This week sadly saw the passing of Keith Giffen.

He was one of my favourites. Part of the bedrock of what drew me to DC in my childhood. His work on Justice League International and The Legion of Super-Heroes was captivating. His writing sprinkled with offbeat humour. And his artwork developed into an idiosyncratic, unique appearance.

Especially in the mid ’80s as he was heavily influenced by José Muñoz. He went from a fairly clean-lined, open style from his early days on Legion through to a dark, angular that relied much more on shadow as he went into the fourth volume of that book and the 5 Years Later period. Yet, through all of the permutations of his art style, his writing, and providing a storytelling backbone to events like 52 and Countdown, there was always a verve to his work. Something that grabbed you and refused to let go.

From humour to heroes to horror, Giffen could do it all.

I hadn’t written in weeks.”

I want to focus, though, on one of his contributions to horror that was smack-dab in the middle of his Muñoz-influenced period, DC Science Fiction Graphic Novel #1 – Hell on Earth. Based on the story by Robert Bloch and adapted by Robert Loren Fleming, Giffen, Greg Theakston, Bill Wray, and Gaspar Saladino, Hell on Earth is a tale of what happens when science and money attempt to delve into the world of the occult.

The story follows horror writer, Guy Roberts, as he’s approached with a sizable sum in order to witness the summoning of a demon. It goes wrong. In that they summon far above what they were aiming for, capturing Satan. What follows is essentially the temptation of everyone involved. Both Robert Loren Fleming and Keith Giffen keep the narrative thick. With words and with visuals. Giving it an almost oppressive atmosphere.

The story is told largely using 16-panel grids. It’s fascinating how Giffen lays it out, managing to make it feel very dense, yet flow with a natural rhythm. It mirrors the demon kept behind glass, making you feel deceptively safe with the structure of each page. When Giffen breaks the form, combining panels, breaking them, or altering their angles, it enhances the idea that something is going wrong with the order of reality. It works incredibly well.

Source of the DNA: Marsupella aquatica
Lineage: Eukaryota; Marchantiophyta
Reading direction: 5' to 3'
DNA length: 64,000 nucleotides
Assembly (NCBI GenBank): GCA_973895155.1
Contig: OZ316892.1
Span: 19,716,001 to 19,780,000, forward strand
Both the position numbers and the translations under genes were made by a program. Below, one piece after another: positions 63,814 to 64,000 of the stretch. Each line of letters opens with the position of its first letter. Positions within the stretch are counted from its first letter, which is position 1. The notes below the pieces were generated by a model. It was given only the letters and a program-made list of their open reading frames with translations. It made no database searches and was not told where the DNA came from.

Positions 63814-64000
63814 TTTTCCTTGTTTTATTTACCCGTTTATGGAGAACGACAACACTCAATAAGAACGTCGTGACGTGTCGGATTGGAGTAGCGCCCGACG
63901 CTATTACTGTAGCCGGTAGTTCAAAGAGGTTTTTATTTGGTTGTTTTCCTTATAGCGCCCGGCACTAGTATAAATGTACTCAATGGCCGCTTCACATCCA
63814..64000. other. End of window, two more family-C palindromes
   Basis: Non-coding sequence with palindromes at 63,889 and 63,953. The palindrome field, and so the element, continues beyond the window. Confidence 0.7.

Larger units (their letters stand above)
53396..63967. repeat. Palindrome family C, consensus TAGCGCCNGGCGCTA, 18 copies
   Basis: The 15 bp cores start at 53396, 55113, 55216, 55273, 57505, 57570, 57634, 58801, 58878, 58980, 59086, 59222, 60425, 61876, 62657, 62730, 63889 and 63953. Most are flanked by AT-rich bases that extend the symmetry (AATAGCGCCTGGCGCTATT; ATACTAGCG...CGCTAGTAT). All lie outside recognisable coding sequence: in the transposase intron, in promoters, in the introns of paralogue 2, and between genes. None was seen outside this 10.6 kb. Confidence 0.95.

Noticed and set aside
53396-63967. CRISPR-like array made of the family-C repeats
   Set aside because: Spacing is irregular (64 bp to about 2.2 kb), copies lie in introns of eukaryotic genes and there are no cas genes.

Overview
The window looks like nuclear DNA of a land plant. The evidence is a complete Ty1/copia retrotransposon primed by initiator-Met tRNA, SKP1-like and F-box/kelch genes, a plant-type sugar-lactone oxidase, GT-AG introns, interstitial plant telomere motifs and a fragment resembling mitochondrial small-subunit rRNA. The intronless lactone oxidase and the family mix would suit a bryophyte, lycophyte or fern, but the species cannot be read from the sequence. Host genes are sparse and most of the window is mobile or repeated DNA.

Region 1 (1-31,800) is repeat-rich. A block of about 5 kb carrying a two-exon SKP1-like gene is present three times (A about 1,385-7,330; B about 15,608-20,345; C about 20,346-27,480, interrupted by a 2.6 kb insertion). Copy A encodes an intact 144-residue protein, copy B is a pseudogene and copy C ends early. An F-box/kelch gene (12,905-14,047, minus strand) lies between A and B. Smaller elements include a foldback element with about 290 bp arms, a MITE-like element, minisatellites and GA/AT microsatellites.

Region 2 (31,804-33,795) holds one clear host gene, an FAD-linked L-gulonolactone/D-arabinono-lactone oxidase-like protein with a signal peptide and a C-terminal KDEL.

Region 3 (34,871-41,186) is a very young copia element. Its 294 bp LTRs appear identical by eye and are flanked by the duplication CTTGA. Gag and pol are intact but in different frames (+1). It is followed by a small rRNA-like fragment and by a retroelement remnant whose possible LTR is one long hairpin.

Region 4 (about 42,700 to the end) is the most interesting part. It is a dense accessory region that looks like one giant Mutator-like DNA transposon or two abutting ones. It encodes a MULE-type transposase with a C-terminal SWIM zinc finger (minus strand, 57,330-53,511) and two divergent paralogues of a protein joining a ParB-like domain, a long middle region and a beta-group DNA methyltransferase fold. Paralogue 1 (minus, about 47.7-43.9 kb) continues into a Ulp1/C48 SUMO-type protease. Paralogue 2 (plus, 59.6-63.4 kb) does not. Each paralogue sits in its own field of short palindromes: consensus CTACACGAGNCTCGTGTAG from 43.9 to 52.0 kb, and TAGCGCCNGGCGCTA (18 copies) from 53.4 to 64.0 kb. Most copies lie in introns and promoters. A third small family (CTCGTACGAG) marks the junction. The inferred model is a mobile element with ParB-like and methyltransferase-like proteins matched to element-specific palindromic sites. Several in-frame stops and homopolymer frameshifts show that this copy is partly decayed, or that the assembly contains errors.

Overall, the book is visually arresting. On top of the minimalist, angular characters, there are some unnerving overlays reminiscent of art like Ralph Steadman or Barron Storey. The colours and effects from Greg Theakston and Bill Wray add further to the otherworldly effect. As well as some interesting shifts in word balloons from Gaspar Saladino.

Would you go to hell for one hundred thousand dollars?”

I know that licensing probably has something to do with it, but it seems a shame that Hell on Earth from Bloch, Fleming, Giffen, Theakston, Wray, and Saladino remains out of print like everything else from the Science Fiction Graphic Novel initiative. So too from its sister book of which I think Hunger Dogs remains the only work still available. It was an interesting experiment of a line adapting genre literary works and the results were by and large quite good.

Sadly my own copy is fairly banged up at this point and the colours appear to be bleeding through some of the pages. I’d recommend people checking out Pat Brosseau’s post from 2019 for clear images of the comic.

Hell on Earth

Classic Comic Compendium: Hell On Earth

DC Science Fiction Graphic Novel #1 – Hell on Earth
Writers: Robert Bloch (original story) & Robert Loren Fleming (adaptation)
Artist: Keith Giffen
Inkers & Colourists: Greg Theakston & Bill Wray
Letterer: Gaspar Saladino
Publisher: DC Comics
Release Date: September 3 1985

Read past entries in the Classic Comic Compendium!